Problems with anger management? Moses is only human. Exodus 11:3 refers to him as “Ha ish Moshe”—the man Moses. When the Israelites thirst for water in the wilderness, Moses blows it. Rather than speaking to a rock to draw water as God commands, Moses strikes the rock with his staff (Numbers 20:11). Yes, water flows. But God punishes Moses severely. He will never be able to enter the Promised Land.

So here we encounter Moses on what appears to be his last day. He finally seems resigned to his fate. He’s just passed leadership on to Joshua. He’s about to give Israel a song of faith and a blessing that will outline the future. Then he’ll see Canaan from Mount Nebo before being gathered to his ancestors. So what is he thinking?

I hope Moses has measured his life carefully and has a sense of perspective. That while he recognizes his failures—it seems he didn’t circumcise his younger son Eliezer (Exodus 4:24–26) as required by Israelite law—he appreciates what he’s accomplished.

We are all frail. I’d like to believe that Moses’ last thoughts tip the scales in his favor. Jews long have revered him as Moshe rabbeinu—Moses our teacher. More than three millennia removed, Moses’ life informs us that people with common weaknesses and failings may do uncommon things. May we see this possibility in ourselves.

Read the first two chapters of FLIGHT OF THE SPUMONIS here at www.davidperlstein.com. You can get a signed copy from me or order a soft cover or e-book at Amazon.com.

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TWO WOMEN IN BLUE

I recently met two women I can associate with my favorite color, blue. The very different experiences pointed out the fragility of human nature and the ways in which our society struggles to achieve the ideal of “Life, Liberty and the pursuit of Happiness.”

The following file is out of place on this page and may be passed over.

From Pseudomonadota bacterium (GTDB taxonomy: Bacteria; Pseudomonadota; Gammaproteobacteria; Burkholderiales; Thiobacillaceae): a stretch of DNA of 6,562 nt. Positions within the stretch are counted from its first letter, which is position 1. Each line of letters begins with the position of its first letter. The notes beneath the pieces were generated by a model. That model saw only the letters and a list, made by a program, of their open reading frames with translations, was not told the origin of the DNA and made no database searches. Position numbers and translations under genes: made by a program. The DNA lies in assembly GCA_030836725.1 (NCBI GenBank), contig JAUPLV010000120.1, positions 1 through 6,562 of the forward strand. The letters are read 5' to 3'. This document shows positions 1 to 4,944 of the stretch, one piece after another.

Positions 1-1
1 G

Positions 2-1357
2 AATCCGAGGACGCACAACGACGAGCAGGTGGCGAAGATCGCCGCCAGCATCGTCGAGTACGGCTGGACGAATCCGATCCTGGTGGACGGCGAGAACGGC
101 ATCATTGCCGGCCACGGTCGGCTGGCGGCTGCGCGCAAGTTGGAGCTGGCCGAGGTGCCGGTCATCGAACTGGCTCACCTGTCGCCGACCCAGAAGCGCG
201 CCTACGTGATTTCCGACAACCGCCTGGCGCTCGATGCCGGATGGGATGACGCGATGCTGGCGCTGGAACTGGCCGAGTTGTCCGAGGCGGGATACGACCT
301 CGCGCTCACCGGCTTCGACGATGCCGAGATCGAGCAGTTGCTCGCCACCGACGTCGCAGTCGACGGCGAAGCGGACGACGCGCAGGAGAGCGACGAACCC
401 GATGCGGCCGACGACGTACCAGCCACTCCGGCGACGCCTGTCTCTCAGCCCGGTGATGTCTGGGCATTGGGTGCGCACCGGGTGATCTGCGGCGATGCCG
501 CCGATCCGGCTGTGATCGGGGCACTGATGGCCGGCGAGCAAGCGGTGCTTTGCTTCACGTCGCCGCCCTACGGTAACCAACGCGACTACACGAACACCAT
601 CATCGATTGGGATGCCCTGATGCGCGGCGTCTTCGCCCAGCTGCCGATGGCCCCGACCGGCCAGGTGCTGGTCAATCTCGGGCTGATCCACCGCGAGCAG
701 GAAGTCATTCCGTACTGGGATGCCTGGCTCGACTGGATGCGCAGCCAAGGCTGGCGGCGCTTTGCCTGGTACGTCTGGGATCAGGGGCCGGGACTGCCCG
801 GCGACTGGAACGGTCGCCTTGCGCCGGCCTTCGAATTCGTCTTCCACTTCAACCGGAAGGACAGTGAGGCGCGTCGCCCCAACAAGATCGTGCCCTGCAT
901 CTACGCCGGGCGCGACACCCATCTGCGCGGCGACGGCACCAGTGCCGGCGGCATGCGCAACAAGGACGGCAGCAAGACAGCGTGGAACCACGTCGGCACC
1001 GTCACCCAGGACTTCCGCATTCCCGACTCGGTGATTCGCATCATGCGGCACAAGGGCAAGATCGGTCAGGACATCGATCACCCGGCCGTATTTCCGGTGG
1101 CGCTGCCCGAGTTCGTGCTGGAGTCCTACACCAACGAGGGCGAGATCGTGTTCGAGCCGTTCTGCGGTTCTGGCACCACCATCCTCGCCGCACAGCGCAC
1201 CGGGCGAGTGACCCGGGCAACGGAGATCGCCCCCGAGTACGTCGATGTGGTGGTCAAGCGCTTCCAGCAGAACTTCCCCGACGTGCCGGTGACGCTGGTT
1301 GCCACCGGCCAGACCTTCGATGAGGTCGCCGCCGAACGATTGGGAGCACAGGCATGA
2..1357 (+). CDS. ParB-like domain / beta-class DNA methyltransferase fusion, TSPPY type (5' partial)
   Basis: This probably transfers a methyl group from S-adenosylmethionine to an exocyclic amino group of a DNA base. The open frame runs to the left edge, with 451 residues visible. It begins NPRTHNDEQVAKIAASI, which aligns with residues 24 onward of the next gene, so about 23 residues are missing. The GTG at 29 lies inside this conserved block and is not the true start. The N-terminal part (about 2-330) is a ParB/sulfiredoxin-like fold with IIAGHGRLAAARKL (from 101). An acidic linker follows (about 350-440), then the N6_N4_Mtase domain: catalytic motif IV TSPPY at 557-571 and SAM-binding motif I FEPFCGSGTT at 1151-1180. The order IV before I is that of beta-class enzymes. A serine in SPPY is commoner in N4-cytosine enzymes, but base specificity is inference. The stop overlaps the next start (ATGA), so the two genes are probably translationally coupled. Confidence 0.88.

Last Friday night, I took the bus home after Shabbat services at Congregation Sherith Israel. While I was reading on my iPhone, the voice of a young woman assaulted my ears—and everyone else’s. I tried not to listen to what she was loudly declaring to her friends, but I did make out something about pictures or photos and “I can be that bitch, I can be that ho.”

I might not have paid attention to whatever idiocy the young woman was disclaiming if she’d kept her voice down. She didn’t. Since no one attempted to talk to her—including the driver—I got up and approached her. She appeared to be a high-school student. She might have been a bit older. Her hair was electric blue. Three or four metal rings pierced her lower lip. But her appearance wasn’t an issue. I told her that none of us was interested in what she was saying. I wish I’d been cleverer, but I’m still developing my skills for these situations.

She declared her indignation. Quiet down? “This,” she screamed, “is MUNI!” The young woman apparently believed that anyone has the right to disturb the peace on San Francisco buses. Understanding that an argument would be meaningless and wanting to give her a way to save face, I went to the front of the bus and sat. I noticed that the back of the bus had grown quiet.

By the time I reached my stop, the young woman was talking to her friends but moderately. Did I feel victorious? No. I felt concerned. This young woman might need better parenting. I also reflected that it often does take a village, although my fellow passengers didn’t want any part of that. Was I angry? Again, no. I wondered if the young woman had problems at home, if her rudeness and self-directed ugly comments indicated abuse.

Sunday—Mother’s Day—offered something different. Carolyn wanted to go the drag brunch at the Starlite Room at the Sir Francis Drake hotel. I took her, along with my son Aaron and son-in-law Jeremy. The food was good, and the show was great with enough energy to light Union Square. The emcee, Donna Sachet, changed dresses three times. Her second dress was blue. And she sang a very moving song, “Be Kind.”

Sexual identity covers a broad spectrum. San Francisco enables people, drag queens included, to live their lives as they choose as long as they don’t harm others. Other parts of the nation often fail to let their sons and daughters express who they really are. Leviticus 19:18 instructs us to love our neighbors as ourselves. Too often, the Bible’s calls for love receive only lip service.